Saturday, May 07, 2005

'You won't molest my daughter, eh? Then, I'll see you in court.'

Confirming its Blue Enclave status, Puget Sound youth wrestlers may have to play with girls, no matter what:

The girls stepped onto the mat. Their opponents from Tacoma Baptist and Cascade Christian stayed in their seats. The referee then raised the girls' hands to signal they'd won by forfeit.

But the easy victories didn't sit well with the girls, including Meaghan Connors, a seventh-grader at McMurray Middle School on Vashon Island. Her father, Jerry, is prepared to go to court over what he considers a clear case of sex discrimination.

For years, schools in the Rainier Valley League, including McMurray, have honored the ability of the two private schools to forfeit matches rather than have a boy wrestle one of the handful of girls on the public-school teams.

League President Dan Petersen said it was the same as honoring desires of other religious schools not to compete on certain days.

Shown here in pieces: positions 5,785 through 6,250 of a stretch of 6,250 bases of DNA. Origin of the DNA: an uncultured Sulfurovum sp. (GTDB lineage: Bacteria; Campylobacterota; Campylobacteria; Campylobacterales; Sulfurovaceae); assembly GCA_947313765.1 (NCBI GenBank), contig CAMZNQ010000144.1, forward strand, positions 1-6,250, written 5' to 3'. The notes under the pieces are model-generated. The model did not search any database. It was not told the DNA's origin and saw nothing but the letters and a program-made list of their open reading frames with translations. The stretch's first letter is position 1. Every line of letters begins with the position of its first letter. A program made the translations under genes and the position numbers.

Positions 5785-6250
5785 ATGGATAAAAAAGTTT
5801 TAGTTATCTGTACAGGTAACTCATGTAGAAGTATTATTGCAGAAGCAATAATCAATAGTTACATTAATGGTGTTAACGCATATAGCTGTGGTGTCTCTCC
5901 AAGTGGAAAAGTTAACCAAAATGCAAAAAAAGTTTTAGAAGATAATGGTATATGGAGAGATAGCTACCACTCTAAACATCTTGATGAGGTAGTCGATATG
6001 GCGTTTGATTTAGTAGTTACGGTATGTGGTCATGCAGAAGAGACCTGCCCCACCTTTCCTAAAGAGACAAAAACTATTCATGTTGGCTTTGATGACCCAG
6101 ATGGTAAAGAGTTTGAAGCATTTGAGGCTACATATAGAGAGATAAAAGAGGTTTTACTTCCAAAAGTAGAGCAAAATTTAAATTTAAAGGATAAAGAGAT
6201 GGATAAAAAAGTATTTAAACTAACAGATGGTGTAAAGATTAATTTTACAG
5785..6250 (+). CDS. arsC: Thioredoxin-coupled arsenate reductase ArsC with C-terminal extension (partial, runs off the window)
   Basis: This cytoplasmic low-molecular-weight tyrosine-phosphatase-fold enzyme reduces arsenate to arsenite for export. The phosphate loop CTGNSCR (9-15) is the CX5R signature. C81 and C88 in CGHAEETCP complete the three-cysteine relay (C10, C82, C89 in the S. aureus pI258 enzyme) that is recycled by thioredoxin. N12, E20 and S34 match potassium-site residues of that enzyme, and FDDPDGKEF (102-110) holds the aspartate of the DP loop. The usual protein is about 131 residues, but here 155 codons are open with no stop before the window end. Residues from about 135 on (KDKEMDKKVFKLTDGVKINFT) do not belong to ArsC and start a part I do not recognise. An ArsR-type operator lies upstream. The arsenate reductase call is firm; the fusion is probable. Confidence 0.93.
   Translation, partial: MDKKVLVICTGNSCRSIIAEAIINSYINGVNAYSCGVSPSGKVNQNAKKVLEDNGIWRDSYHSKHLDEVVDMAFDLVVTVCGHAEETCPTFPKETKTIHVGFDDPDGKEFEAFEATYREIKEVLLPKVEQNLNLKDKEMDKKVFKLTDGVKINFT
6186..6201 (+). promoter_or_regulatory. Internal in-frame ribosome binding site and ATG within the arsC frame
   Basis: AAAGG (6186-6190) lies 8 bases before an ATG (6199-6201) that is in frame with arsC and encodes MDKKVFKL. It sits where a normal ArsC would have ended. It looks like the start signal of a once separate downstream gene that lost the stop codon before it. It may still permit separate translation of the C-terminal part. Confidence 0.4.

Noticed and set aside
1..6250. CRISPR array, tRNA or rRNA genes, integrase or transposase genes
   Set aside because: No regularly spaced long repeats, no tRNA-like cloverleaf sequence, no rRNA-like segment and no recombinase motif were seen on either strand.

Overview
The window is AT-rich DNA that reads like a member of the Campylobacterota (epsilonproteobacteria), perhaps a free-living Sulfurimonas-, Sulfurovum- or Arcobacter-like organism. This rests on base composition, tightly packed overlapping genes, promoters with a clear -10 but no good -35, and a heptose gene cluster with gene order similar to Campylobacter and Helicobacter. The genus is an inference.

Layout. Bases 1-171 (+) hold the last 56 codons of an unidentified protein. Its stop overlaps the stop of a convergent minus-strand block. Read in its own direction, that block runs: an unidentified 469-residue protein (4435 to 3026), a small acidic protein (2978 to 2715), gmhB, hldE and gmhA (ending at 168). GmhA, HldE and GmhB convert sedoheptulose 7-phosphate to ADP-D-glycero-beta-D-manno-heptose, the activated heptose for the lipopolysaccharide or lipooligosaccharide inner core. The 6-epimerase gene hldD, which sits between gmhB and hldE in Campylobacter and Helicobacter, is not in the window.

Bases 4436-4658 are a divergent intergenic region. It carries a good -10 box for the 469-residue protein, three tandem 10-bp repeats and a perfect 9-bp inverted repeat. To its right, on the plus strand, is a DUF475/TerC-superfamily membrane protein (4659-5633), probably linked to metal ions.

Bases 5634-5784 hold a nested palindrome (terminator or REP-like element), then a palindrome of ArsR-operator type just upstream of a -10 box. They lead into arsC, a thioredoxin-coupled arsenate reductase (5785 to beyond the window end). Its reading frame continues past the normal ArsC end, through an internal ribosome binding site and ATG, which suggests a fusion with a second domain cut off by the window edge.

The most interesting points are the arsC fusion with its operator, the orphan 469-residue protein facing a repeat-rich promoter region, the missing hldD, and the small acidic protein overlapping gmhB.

He noted that wrestling rules allow a forfeit for any reason.

"I don't care if it's a religious school or not," he said. "If a person chooses not to wrestle, they don't have to wrestle."

Tacoma Baptist's superintendent did not return phone calls about the policy and the reasons for it. At Cascade Christian in Puyallup, Superintendent Don Johnson said the school "does not want to put our young men in a situation where they would be inappropriately touching a young lady."

Connors, however, believes the forfeit rule shouldn't be used to discriminate against girls, including his daughter, one of a half-dozen girls on teams in the league, drawn from schools in King, Pierce and Mason counties.

Connors, a former Episcopal president and one-time pastoral assistant for social justice at St. James Cathedral in Seattle, believes religion should play a role in public life. "But there's a limit," he said.

Just before he drove off in his Peugeot?

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